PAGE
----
A year ago, Marvel revived the original 31st Century Guardians of the Galaxy. They resurfaced in a back-up story to Guardians #14, an oversized anniversary issue celebrating 100 issues of the franchise. Written by Dan Abnett it was a fun, intriguing tale of the Guardians fighting the Badoon, while trying to determine the cause of temporal anomalies. At the time, I suspected that Marvel was laying the groundwork for a longer story, perhaps one that would bring the Guardians to the present day? Why not? It had happened often enough in the past. And a couple months ago that is exactly what happened. Last month, the Guardians, now teamed-up with the Avengers, finally pieced together the puzzle. The solution: Michael Korvac. The mention of his name is far from reassuring to those who faced him in the past.
And why would that be? The name Michael Korvac does not exactly sends chills down the spine a la Victor Von Doom. In fact, his co-creator Steve Gerber once likened the character’s name to a vacuum cleaner. Nor does he have a particularly large body of appearances. Yet, he is considered one of the greatest foes the Avengers have ever faced.
So, who is Michael Korvac?
Korvac was created in 1975 by Gerber and Jim Starlin. (Now there is a pair whose late-night conversations I would love to have overheard). He was intended as a throw away villain for Giant Sized Defenders #3. Korvac is a human computer technician living in the 31st Century where Earth and its solar system has been conquered by the Badoon Brotherhood. Korvac, out of career self-interest, collaborates with the Badoon. He quickly rises in rank. However, one day he is discovered at his work station, passed out from exhaustion. As punishment the Badoon fuse Korvac’s body with a bulky mechanical bottom half. Korvac, for his part, exploits this new situation to augment his power considerably. (As is often the case in these older origin stories, the explanation of a character’s powers boils down to “I learned how to do that”). It is this version of Korvac which was pulled back through time by the Grandmaster. The Defenders beat Korvac, end of issue, and, as far as Gerber was concerned, end of Korvac.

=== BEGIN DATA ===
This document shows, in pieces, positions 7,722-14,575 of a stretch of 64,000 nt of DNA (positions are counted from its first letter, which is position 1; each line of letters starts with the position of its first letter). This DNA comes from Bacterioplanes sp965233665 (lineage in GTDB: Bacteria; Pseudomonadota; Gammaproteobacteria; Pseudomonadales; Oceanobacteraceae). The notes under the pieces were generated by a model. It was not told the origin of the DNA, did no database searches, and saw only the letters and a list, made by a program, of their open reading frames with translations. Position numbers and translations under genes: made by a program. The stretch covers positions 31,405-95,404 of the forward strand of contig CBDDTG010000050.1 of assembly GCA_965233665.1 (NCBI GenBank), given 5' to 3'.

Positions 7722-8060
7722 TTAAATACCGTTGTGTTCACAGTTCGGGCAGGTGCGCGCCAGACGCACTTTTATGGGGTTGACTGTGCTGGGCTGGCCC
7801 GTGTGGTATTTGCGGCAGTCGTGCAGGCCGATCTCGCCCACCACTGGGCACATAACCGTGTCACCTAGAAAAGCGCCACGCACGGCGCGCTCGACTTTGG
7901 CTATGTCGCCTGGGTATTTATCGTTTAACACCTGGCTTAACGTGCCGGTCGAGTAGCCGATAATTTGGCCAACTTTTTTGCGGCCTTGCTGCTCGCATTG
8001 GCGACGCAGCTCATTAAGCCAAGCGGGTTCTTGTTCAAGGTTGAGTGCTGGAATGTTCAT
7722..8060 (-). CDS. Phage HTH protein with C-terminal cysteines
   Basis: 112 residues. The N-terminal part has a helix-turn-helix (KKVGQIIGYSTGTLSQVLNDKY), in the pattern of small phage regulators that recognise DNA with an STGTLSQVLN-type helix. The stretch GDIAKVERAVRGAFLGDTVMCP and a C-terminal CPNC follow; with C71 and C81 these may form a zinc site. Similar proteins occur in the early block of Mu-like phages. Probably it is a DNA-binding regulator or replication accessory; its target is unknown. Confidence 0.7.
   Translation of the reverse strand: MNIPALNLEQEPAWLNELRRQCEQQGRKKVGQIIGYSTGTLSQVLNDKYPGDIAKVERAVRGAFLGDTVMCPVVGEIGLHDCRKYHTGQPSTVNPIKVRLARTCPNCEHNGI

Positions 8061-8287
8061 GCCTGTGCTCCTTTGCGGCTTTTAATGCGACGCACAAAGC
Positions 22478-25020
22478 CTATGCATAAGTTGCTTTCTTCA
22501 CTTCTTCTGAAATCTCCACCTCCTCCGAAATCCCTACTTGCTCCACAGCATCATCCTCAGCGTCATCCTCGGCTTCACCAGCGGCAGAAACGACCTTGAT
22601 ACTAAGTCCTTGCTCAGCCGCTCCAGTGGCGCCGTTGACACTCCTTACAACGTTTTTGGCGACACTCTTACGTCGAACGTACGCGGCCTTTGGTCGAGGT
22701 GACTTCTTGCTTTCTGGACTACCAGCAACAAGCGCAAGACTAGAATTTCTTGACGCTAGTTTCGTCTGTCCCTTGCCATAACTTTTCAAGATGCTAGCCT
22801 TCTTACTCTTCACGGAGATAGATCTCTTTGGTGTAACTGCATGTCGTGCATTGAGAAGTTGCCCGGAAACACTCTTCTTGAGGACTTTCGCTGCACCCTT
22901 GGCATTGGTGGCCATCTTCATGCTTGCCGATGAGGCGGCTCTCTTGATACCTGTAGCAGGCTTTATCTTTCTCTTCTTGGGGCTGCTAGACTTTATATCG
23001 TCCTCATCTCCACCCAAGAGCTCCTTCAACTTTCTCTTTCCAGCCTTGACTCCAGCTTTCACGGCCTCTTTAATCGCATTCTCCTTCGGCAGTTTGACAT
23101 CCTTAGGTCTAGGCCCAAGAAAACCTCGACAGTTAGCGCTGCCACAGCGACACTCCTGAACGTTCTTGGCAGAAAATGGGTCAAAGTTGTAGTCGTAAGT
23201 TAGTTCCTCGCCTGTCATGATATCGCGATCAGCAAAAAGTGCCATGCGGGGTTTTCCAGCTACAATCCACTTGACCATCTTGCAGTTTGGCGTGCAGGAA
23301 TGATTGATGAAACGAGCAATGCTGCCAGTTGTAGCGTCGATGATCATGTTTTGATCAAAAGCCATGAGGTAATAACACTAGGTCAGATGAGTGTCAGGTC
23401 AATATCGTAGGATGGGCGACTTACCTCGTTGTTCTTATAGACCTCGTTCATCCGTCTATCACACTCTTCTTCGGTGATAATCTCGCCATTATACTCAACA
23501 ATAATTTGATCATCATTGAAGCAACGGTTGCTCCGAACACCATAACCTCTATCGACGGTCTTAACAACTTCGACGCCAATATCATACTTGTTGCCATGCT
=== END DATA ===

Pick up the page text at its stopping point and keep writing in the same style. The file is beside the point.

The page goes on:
Two years later writers Len Wein and Roger Stern revived Korvac for Thor Annual #6. Now it was revealed that Korvac took advantage of his defeat at the hands of Doctor Strange to “synthiz[e] a portion of the Grandmaster’s energies.” Yep, he learned how to do more stuff. Korvac returned to the 31st Century with even more abilities. He could now terraform an entire planet from scratch, as well as teleport objects and living creatures from anywhere in space and time. This is how Thor accidentally hitches a ride into the 31st Century where he teams up with that era’s Guardians of the Galaxy. Together they take on Korvac and his Minions of Menace. This is a delightfully odd-ball story; the Minions in particular are an appealing band of eccentrics. (Wein and Stern co-plotted the issue with Stern getting the scripting credit). The writers do succeed in making a case for Korvac being a major threat, even though the team of Sal Buscema and Klaus Janson can only do so much with Korvac’s clunky visual design.